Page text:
Councilmember Gym, Environmental Advocates AnnounceCommunity Health Act to Address Environmental Health Disparities
PHILADELPHIA Today Helen Gym (At Large), Councilmember, announced the launch of the Community Health ActThe landmark environmental justice legislation was created to better protect communities from the harmful effects of pollution. This bill was created in collaboration with legal and environmental advocates to better understand how new pollution impacts communities, given existing pollution, demographics and health characteristics. This process will not examine proposals in isolation and prevent concentrated areas from suffering disproportionate pollution-related harm.
Philadelphia must play a stronger role in protecting the communities most likely to be harmed by pollution: low-income communities, immigrant communities, communities of color, and young people,saidCouncilmember Helen Gym.We are empowering the city to use their full authority to fully assess how new projects will impact our communities ensuring new projects dont compound harm or exacerbate the existing disparities.
The legislation requires that the Department of Health conducts comprehensive environmental justice mapping. This will take into account demographic, climate, and environmental indicators. The city will identify the areas of environmental justice communities within the city that have an undued burden of pollution or adverse health impacts. These areas will be assessed for cumulative impacts. This will allow the city and Department of Health to better understand how the proposed project would affect the existing community landscape.
This will make Philadelphia a national leader in advancing environmental justice and build a livable, breathable, healthy future for our city,saidCouncilmember Gym. People most affected by pollution have a right and should be informed.
The Environmental Justice Advisory CommissionThe members of the Advisory Committee on Environmental Justice were also announced on February 2. They will play an integral part in guiding and informing the execution of this legislation. The legislation also requires community input for the development of the environmental justice map and the conduct of cumulative impact assessments.
Jamie Gauthier (3rd Distric) said that when we talk of environmental justice, we also have to consider racial justice. Too often, minorities have been burdened by pollution and the adverse health consequences it causes. The new legislation by Councilmember Gyms is a significant effort that will center equity and will eventually move us towards a future in which all Philadelphians can live in safe and healthy communities.
Ebony Griffin, Environmental Justice Advocate at The public Interest Law Center, stated that today we are here to tell you that your life, your health, and the health of your family and friends, matters. Low income communities and communities of color are often the ones left to deal with the consequences of environmental pollution and the adverse effects on their lives. Enforcement and regulatory agencies reinforce this mindset by failing to adopt equitable permit mechanisms. Today Philadelphia affirms that it is no longer a threat and welcomes the unique opportunity to create a better environment for its residents. We are proud of the hard work and sacrifices made by those who have fought so long. We applaud the City for taking steps to improve the health of its most vulnerable communities.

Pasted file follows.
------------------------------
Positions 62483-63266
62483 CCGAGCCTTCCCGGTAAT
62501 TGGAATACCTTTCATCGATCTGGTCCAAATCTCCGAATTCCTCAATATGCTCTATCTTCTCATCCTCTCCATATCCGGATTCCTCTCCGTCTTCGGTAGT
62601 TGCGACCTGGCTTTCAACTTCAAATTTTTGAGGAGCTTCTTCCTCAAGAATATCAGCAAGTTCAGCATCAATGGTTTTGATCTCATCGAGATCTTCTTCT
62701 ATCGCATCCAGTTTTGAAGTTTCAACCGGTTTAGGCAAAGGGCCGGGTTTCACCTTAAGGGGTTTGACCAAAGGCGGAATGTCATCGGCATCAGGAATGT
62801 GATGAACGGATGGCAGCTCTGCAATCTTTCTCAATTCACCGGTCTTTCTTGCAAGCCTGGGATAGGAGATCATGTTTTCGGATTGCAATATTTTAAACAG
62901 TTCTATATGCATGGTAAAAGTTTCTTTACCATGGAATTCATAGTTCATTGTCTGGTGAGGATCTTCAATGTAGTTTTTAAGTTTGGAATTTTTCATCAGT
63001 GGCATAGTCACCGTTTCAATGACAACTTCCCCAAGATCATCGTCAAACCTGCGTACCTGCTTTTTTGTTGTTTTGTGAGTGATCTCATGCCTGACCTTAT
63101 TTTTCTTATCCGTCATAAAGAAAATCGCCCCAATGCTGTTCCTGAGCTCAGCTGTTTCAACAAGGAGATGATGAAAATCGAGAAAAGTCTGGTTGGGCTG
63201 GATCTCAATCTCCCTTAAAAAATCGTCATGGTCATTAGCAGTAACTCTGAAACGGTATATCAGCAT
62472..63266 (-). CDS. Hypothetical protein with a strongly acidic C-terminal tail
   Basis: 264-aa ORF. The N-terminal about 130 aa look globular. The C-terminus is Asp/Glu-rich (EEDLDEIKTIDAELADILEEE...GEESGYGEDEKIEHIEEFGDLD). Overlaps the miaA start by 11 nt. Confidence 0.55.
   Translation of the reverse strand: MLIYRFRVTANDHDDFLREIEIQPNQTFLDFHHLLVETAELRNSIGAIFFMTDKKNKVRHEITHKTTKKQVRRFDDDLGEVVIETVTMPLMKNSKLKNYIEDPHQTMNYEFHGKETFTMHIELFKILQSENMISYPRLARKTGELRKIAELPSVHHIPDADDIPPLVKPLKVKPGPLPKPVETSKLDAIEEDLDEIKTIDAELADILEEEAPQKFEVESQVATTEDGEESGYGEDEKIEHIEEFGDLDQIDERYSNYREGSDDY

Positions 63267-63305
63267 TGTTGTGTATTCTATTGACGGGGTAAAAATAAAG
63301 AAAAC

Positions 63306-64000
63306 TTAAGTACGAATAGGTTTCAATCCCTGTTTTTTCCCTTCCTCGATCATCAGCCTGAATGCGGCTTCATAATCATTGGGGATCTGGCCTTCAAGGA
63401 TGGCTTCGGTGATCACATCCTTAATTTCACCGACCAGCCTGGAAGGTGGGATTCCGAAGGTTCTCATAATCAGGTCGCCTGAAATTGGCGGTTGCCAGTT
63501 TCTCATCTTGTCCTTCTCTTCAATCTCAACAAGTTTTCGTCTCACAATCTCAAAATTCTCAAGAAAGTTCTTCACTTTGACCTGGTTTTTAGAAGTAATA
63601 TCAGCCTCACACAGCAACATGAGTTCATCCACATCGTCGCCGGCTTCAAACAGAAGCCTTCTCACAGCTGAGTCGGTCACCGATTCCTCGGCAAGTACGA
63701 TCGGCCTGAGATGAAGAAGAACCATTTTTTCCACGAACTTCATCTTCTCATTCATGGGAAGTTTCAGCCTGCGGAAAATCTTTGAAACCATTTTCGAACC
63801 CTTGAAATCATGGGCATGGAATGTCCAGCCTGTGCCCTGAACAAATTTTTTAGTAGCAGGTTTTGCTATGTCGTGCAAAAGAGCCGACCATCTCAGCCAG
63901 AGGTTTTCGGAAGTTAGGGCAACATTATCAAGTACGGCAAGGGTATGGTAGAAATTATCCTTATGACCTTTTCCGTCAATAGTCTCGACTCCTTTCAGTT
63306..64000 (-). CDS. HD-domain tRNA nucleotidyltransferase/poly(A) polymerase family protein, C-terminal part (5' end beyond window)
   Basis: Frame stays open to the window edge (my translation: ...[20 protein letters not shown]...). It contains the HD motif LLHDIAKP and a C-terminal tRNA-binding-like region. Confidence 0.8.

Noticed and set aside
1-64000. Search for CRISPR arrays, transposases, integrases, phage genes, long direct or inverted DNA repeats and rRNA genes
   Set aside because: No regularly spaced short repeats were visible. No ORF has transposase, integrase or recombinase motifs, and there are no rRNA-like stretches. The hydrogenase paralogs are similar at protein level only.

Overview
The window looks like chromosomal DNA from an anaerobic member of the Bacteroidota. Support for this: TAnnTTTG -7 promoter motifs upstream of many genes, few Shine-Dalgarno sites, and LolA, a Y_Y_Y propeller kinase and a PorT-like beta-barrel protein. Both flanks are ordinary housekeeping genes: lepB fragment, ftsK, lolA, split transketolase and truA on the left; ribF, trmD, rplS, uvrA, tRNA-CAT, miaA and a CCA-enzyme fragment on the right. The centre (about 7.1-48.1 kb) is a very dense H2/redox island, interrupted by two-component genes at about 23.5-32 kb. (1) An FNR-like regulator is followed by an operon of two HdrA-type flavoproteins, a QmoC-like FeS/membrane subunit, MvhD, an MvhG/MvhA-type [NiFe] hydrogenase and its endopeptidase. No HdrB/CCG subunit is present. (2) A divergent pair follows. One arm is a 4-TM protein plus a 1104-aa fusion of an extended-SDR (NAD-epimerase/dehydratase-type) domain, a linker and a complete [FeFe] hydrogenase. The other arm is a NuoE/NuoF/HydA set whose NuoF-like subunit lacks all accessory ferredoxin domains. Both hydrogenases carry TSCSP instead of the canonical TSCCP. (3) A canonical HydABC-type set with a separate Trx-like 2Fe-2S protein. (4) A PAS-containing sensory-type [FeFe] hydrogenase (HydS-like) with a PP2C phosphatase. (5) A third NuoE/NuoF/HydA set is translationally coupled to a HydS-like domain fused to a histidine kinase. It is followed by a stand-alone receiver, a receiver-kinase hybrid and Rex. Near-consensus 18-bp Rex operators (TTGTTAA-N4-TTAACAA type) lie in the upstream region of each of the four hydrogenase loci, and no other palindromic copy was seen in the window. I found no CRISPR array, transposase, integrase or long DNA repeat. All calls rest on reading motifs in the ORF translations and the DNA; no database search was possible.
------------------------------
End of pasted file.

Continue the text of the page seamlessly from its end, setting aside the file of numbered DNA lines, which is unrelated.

“As a Black woman from Nicetown, where one in three kids has asthma, including many of my own relatives, I know firsthand what the toll of environmental racism feels like,”said Councilmember Kendra Brooks(At Large). “And with so many of our community members lacking access to quality healthcare, the cumulative impact is devastating. We cannot accept the status quo that Black working class people live in unhealthy neighborhoods full of pollutants. This is literally killing our lives. I commend Councilmember Gym’s bold legislation, because it means that we can begin to tackle the legacy of redlining and environmental racism head-on.”
“Public health requires assessing ALL the layers of toxic burdens, not just one pollutant at a time,said Frances Upshaw,Co-Founder, POWER Climate Justice and Jobs Team. This legislation is supported by us because it promotes racial equality and economic justice on a livable earth. This is a long-awaited step for the city to adequately protect public health.”
The cumulative effects legislation would remove the burden on communities to defend themselves and allow the city government to do what our tax dollars pay for.Shawmar Pitts is a Grays Ferry resident and Strategy Organizer with Philly Thrive. We hope that the cumulative impacts legislation would ease residents’ minds that after decades of harm from pollution, we won’t have to fight the same fight all over again, and our children won’t have to fight the same fight just to have a healthy environment.
Adam Nagel (Campaign Manager at PennFuture), stated that environmental justice guarantees all Philadelphians the fundamental right of living in a safe, healthy environment, regardless their race, income or ZIP code. Helen Gyms Community Health Act, a Councilmember, is an important step towards prioritizing the well-being and health of neighborhoods that have suffered from environmental policies.
This is long overdue given the City’s substantial asthma and cancer rates, particularly in lower income communities of color, and will be a great tool for communities attempting to prevent additional industrial air pollution from further deteriorating public health, saidJoseph Otis Minott, Esq, Executive Director and Chief Counsel for the Clean Air Council.
February is Environmental Justice MonthWithin the City of Philadelphia